Nine years after the Federated Indians of Graton Rancheria announced plans to open a casino in Sonoma County, inciting opposition and controversy, the tribe has cleared its last governmental hurdle.
In a quiet milestone, the federal government Friday let an agreement between the state and the tribe, known as a compact, take effect by acting neither to reject or approve it.
The compact allows the tribe to operate a Las Vegas-style casino with slot machines and banking card games. It already has the legal ability to run a Class II casino with bingo machines and some card games.
In anticipation of getting the go ahead, the tribe has been holding job fairs and is recruiting executives to run what is to be a 3,000-slot facility just outside Rohnert Park.
Over the next 90 days, Sonoma County officials and the tribe will negotiate how to minimize the impacts of what would be one of the largest developments in North Bay history.
Preliminary talks already have begun over environmental concerns such as the project's effect on groundwater and private wells. It would grow in size to 534,000 square-feet once a 200-room hotel is built at a later date.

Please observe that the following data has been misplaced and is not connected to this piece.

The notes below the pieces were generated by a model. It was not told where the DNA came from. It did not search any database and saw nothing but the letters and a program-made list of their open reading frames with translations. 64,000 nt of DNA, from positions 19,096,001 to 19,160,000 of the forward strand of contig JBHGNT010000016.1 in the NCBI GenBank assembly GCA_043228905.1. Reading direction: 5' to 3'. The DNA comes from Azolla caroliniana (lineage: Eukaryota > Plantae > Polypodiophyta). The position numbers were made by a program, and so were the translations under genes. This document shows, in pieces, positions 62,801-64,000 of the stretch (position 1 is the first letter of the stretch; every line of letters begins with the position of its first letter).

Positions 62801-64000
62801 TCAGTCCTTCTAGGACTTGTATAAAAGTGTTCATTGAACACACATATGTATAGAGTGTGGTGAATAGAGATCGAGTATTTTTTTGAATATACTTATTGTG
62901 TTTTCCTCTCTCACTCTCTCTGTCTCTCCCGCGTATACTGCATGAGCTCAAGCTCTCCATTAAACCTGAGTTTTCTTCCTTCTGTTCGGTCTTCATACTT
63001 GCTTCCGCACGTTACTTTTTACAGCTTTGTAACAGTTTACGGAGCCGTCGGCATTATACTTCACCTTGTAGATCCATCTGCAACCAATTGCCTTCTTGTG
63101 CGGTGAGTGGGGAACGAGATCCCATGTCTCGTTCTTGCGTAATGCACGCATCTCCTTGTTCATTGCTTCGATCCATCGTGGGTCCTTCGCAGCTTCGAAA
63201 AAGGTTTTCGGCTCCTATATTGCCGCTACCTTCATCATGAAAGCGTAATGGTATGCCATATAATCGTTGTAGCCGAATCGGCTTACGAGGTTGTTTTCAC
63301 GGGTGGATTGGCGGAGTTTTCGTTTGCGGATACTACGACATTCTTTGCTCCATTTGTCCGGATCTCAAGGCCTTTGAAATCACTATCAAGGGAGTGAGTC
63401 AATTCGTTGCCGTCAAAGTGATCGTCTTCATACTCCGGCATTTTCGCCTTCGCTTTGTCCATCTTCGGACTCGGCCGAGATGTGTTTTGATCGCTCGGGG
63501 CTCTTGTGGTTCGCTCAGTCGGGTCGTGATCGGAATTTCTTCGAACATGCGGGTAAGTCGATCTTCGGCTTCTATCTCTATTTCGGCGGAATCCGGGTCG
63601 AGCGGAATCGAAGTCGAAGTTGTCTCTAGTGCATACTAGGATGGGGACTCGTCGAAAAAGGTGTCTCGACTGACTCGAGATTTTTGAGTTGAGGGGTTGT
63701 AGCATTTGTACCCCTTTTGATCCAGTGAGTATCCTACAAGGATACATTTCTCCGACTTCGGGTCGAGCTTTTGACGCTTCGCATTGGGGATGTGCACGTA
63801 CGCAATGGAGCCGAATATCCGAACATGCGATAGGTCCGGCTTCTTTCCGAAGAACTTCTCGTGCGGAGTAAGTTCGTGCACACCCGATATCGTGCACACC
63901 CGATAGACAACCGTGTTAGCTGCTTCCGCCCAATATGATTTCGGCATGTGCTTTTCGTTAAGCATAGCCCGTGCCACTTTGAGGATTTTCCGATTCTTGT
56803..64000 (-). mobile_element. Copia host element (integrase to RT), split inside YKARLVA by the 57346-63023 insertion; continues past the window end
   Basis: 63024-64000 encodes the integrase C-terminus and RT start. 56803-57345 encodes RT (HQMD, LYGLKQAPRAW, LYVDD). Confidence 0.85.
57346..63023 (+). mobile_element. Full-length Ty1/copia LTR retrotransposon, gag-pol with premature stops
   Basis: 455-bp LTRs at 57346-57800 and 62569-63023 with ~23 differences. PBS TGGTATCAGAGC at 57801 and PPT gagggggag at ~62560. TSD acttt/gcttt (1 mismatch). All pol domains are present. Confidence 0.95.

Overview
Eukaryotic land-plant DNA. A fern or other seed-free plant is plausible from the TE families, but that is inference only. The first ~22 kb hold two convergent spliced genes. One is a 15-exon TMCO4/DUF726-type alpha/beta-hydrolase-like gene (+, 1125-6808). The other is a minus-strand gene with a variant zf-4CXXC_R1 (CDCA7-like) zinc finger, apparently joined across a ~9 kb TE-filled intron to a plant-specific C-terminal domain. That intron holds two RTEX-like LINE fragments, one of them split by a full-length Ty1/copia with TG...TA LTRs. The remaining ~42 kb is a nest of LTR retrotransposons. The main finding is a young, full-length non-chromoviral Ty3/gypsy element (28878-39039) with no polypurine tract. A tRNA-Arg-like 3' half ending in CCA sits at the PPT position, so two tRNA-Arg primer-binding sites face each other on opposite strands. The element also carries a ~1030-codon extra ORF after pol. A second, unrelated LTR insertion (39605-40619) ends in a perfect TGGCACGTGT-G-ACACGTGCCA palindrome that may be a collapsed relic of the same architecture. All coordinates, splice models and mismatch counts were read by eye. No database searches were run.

"We must continue to be hyper-focused on mitigating any potential negative impacts and not allow any distractions in that mission," County Supervisor said Mike McGuire Friday.
Asked about recent tensions — Graton Rancheria Chairman Greg Sarris in June accused supervisors of spreading "misleading" information about the project — McGuire said that so far, "the conversations have been collaborative in tone."
Sarris did not respond to a request for comment.
Friday's non-action by the Department of Interior was largely anticlimactic. No announcements came from the government or tribe. Work had begun three weeks ago, with an increasing number of Ghilotti Construction trucks moving over the 64 acres south of Home Depot where the casino is to rise.